Wednesday, July 15, 2015

Chain of Command Crash Development Program

In previous games of Chain of Command I had happily mooched off of friend John's awesome and expensive terrain. Last week, though, I ran a game for the New Hampshire Wargames Alliance and had to bring my own. While the players had fun the game looked just awful. I had some felt forest templates in the car and some 40K ruins appeared out of nowhere to serve as rubble.

As a quick aside, it was fun to see that the basics of CoC can be taught quickly and that players can at least get a sense of the game on a first try. I left out artillery and armor but still, it's a positive commentary on the game design's elegance. The players were at least neutral and I'm hoping for some more gaming soon.

This week I resolved to whip up some nice terrain. If people are going to try again they may as well have a nice table to admire. As the family is away I had access to all the floor area of the house. It's hard to imagine that sort of freedom to leave plastic, paint, and gear everywhere and I'm happy to say it is just as fun as you might imagine. The clean up, undoubtedly less so.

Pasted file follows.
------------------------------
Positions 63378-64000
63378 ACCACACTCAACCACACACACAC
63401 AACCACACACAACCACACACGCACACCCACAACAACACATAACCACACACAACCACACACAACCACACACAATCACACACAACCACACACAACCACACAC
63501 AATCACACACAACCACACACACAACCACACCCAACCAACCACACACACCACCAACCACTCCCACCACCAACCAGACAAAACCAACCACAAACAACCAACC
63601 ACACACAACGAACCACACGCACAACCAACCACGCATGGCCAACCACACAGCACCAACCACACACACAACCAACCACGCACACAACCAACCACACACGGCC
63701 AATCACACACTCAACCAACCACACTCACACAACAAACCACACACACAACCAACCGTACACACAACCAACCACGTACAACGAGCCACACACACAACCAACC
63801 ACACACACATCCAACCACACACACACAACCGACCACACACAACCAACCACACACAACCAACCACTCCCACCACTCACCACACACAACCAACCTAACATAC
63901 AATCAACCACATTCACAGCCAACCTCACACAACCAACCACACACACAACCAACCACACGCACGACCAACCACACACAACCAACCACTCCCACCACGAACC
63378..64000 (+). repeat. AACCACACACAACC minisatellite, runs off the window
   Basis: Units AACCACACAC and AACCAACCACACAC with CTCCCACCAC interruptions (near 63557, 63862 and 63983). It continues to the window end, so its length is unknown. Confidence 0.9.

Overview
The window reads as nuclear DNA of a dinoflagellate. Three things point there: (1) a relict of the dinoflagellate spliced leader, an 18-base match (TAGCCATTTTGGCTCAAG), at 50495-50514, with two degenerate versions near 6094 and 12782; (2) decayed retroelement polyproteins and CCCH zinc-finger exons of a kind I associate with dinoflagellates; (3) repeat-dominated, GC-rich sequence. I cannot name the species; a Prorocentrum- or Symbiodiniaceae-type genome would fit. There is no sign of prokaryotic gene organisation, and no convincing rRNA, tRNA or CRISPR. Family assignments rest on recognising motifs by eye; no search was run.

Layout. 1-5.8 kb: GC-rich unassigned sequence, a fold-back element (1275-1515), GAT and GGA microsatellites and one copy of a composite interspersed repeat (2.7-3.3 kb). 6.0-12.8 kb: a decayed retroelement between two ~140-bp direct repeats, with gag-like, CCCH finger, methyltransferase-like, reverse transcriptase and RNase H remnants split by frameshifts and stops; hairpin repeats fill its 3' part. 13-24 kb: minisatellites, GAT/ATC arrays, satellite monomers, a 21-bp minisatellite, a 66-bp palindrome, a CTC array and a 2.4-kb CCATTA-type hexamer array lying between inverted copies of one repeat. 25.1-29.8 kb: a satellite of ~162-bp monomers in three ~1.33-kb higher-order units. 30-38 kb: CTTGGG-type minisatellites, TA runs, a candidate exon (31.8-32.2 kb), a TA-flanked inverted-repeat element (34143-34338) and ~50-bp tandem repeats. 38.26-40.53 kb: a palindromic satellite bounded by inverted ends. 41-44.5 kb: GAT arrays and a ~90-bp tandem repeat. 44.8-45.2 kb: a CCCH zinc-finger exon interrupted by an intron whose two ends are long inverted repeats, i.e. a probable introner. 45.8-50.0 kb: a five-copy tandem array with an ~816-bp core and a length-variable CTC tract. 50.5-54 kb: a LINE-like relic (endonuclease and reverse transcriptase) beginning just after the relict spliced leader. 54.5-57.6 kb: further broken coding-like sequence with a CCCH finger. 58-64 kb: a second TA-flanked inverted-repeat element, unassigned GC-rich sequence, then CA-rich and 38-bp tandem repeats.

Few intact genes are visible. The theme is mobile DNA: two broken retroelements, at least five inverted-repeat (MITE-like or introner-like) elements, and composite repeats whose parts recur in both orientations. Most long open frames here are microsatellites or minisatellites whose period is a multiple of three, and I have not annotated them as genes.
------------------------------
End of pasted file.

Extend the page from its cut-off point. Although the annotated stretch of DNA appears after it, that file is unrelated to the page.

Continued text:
First on the agenda were some Italeri 1/72 scale stone walls. These had a good amount of flash and are scaled pretty high, almost at head level of 1/72 foot troops. Not terrible looking though, and nice and hefty dense plastic. And better sculpted than the Pegasus walls I had painted up a while back and then forgotten about until I finished the new set. So now I have More walls!

Next were some German made model train hedges. They come as strips and you can cut them and then mount them on tongue depressors. They have to be flattened overnight since they're sold folded and carry the curve. They're shedding flock already so I suspect I'll be reapplying and sealing with some dilute white glue. Pretty though. I think I may have some hedges already as well, but I haven't stumbled across those yet.

Finally I went out and picked up a pile of styrene with which to build barns and houses. There is mdf 1/72 terrain and a few plastic models from Italeri but I was in a mood and did have the house to use as a workshop. The barn is based on foam core, the house is layers of stone sheet on top of thick sheet styrene. The latter looks better although it burns though styrene at a lively pace.

In all it's been fun to see how productive you can be in a few days with no distractions and no expectations of actual productivity in the sense that a spouse might use.


  1. The cats agree. They like how the small plastic pieces shoot across the floor when batted. They also like nudging white glue bottles slowly off the table. "Do more hobbies," they say.

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